The above story is based on materials provided by American Society for Radiation Oncology (ASTRO). Note: Materials may be edited for content and length.


Cite This Page:

American Society for Radiation Oncology (ASTRO). "Mutant-Allele Tumor Heterogeneity (MATH) in head, neck squamous cell carcinoma patients is effective marker, along with HPV status, of improved patient outcome." ScienceDaily. ScienceDaily, 20 February 2014. <www.sciencedaily.com/releases/2014/02/140220102601.htm>.
American Society for Radiation Oncology (ASTRO). (2014, February 20). Mutant-Allele Tumor Heterogeneity (MATH) in head, neck squamous cell carcinoma patients is effective marker, along with HPV status, of improved patient outcome. ScienceDaily. Retrieved September 2, 2014 from www.sciencedaily.com/releases/2014/02/140220102601.htm
American Society for Radiation Oncology (ASTRO). "Mutant-Allele Tumor Heterogeneity (MATH) in head, neck squamous cell carcinoma patients is effective marker, along with HPV status, of improved patient outcome." ScienceDaily. www.sciencedaily.com/releases/2014/02/140220102601.htm (accessed September 2, 2014).

Share This




More Mind & Brain News

Tuesday, September 2, 2014

Featured Research

from universities, journals, and other organizations


Featured Videos

from AP, Reuters, AFP, and other news services

Can You Train Your Brain To Eat Healthy?

Can You Train Your Brain To Eat Healthy?

Newsy (Sep. 1, 2014) New research says if you condition yourself to eat healthy foods, eventually you'll crave them instead of junk food. Video provided by Newsy
Powered by NewsLook.com
Coffee Then Napping: The (New) Key To Alertness

Coffee Then Napping: The (New) Key To Alertness

Newsy (Aug. 30, 2014) Researchers say having a cup of coffee then taking a nap is more effective than a nap or coffee alone. Video provided by Newsy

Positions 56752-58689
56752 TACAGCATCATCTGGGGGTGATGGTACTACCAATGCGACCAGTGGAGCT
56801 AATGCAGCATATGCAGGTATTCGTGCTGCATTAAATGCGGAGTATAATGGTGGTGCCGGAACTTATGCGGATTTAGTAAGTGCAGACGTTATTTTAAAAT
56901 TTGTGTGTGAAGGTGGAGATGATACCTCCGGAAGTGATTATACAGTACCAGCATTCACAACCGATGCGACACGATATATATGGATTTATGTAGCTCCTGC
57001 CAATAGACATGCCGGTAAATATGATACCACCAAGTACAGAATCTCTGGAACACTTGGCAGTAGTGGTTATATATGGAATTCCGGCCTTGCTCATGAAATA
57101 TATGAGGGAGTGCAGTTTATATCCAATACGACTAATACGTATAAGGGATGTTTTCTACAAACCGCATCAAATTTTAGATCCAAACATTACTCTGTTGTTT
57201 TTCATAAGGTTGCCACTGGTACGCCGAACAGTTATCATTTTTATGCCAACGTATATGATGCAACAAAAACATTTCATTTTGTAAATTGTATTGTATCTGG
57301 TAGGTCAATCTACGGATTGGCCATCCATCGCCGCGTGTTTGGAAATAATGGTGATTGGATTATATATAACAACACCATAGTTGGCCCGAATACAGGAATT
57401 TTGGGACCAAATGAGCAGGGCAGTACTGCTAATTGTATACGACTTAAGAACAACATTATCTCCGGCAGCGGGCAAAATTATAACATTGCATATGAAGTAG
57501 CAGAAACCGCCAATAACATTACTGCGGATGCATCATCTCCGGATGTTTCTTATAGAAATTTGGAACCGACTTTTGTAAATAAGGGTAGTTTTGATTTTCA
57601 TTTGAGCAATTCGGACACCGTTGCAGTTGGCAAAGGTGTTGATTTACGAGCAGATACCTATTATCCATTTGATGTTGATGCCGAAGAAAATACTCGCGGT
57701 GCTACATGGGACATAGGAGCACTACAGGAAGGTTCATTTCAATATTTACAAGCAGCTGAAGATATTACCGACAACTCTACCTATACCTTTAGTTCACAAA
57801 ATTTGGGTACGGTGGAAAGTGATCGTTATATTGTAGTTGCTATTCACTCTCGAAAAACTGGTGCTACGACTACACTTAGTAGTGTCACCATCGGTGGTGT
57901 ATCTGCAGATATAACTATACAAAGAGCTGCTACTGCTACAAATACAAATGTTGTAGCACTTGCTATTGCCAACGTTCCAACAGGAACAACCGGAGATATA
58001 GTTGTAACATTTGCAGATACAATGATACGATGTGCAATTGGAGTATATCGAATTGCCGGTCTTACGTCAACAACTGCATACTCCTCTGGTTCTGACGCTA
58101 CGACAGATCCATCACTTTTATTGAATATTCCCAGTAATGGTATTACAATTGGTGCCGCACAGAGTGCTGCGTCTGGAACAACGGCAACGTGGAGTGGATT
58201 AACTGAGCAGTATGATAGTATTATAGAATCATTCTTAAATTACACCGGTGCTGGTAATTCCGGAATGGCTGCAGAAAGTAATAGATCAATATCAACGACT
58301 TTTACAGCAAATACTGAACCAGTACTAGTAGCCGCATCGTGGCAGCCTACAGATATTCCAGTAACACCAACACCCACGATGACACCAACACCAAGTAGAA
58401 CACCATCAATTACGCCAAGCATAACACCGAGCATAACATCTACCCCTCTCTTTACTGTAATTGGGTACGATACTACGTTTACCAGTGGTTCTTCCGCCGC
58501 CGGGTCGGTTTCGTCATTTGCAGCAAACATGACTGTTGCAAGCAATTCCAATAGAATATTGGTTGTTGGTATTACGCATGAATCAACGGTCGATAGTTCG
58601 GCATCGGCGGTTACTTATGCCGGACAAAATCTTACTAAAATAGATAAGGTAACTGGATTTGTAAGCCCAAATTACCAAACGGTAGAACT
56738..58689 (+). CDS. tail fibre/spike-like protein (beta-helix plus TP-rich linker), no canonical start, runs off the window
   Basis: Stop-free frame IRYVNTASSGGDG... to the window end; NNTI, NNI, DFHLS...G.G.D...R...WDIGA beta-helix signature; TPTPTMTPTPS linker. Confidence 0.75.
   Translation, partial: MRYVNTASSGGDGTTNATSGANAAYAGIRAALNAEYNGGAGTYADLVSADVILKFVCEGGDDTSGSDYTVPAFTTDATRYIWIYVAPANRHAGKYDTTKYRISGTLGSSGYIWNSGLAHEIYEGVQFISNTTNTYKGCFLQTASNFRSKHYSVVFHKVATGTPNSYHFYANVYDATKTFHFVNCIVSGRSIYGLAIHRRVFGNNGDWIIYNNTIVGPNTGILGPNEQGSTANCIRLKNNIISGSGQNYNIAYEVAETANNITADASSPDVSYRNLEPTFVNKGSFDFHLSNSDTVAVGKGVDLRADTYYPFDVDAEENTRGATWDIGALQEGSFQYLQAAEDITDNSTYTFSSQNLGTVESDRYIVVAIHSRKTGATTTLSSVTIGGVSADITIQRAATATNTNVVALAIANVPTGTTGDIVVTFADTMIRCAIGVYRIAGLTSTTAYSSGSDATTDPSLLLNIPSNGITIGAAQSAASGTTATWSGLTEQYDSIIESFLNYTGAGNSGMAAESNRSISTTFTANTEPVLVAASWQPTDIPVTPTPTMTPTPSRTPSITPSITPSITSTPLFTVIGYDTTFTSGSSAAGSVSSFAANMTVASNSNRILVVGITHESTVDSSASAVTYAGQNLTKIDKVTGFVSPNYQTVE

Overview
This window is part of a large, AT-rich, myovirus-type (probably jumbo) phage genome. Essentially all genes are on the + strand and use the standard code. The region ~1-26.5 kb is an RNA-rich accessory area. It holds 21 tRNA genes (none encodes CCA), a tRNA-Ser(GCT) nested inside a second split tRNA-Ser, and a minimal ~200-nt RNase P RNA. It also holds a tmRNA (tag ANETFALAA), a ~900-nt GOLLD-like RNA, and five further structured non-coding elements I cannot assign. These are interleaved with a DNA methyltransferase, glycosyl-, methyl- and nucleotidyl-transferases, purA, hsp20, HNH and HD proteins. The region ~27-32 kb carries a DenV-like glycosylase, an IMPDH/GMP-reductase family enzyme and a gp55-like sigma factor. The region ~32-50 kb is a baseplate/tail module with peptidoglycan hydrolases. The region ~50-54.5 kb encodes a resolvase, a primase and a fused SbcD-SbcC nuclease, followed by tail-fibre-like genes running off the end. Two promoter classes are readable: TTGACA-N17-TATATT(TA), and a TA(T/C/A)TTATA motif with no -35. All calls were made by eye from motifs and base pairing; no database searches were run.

Powered by NewsLook.com
Young Entrepreneurs Get $100,000, If They Quit School

Young Entrepreneurs Get $100,000, If They Quit School

AFP (Aug. 29, 2014) Twenty college-age students are getting 100,000 dollars from a Silicon Valley leader and a chance to live in San Francisco in order to work on the start-up project of their dreams, but they have to quit school first. Duration: 02:20 Video provided by AFP
Powered by NewsLook.com
Baby Babbling Might Lead To Faster Language Development

Baby Babbling Might Lead To Faster Language Development

Newsy (Aug. 29, 2014) A new study suggests babies develop language skills more quickly if their parents imitate the babies' sounds and expressions and talk to them often. Video provided by Newsy
Powered by NewsLook.com

Search ScienceDaily

Number of stories in archives: 140,361

Find with keyword(s):
Enter a keyword or phrase to search ScienceDaily for related topics and research stories.

Save/Print:
Share:

Breaking News:
from the past week

In Other News

... from NewsDaily.com

Science News

Health News

Environment News

Technology News



Save/Print:
Share:

Free Subscriptions


Get the latest science news with ScienceDaily's free email newsletters, updated daily and weekly. Or view hourly updated newsfeeds in your RSS reader:

Get Social & Mobile


Keep up to date with the latest news from ScienceDaily via social networks and mobile apps:

Have Feedback?


Tell us what you think of ScienceDaily -- we welcome both positive and negative comments. Have any problems using the site? Questions?
Mobile: iPhone Android Web
Follow: Facebook Twitter Google+
Subscribe: RSS Feeds Email Newsletters
Latest Headlines Health & Medicine Mind & Brain Space & Time Matter & Energy Computers & Math Plants & Animals Earth & Climate Fossils & Ruins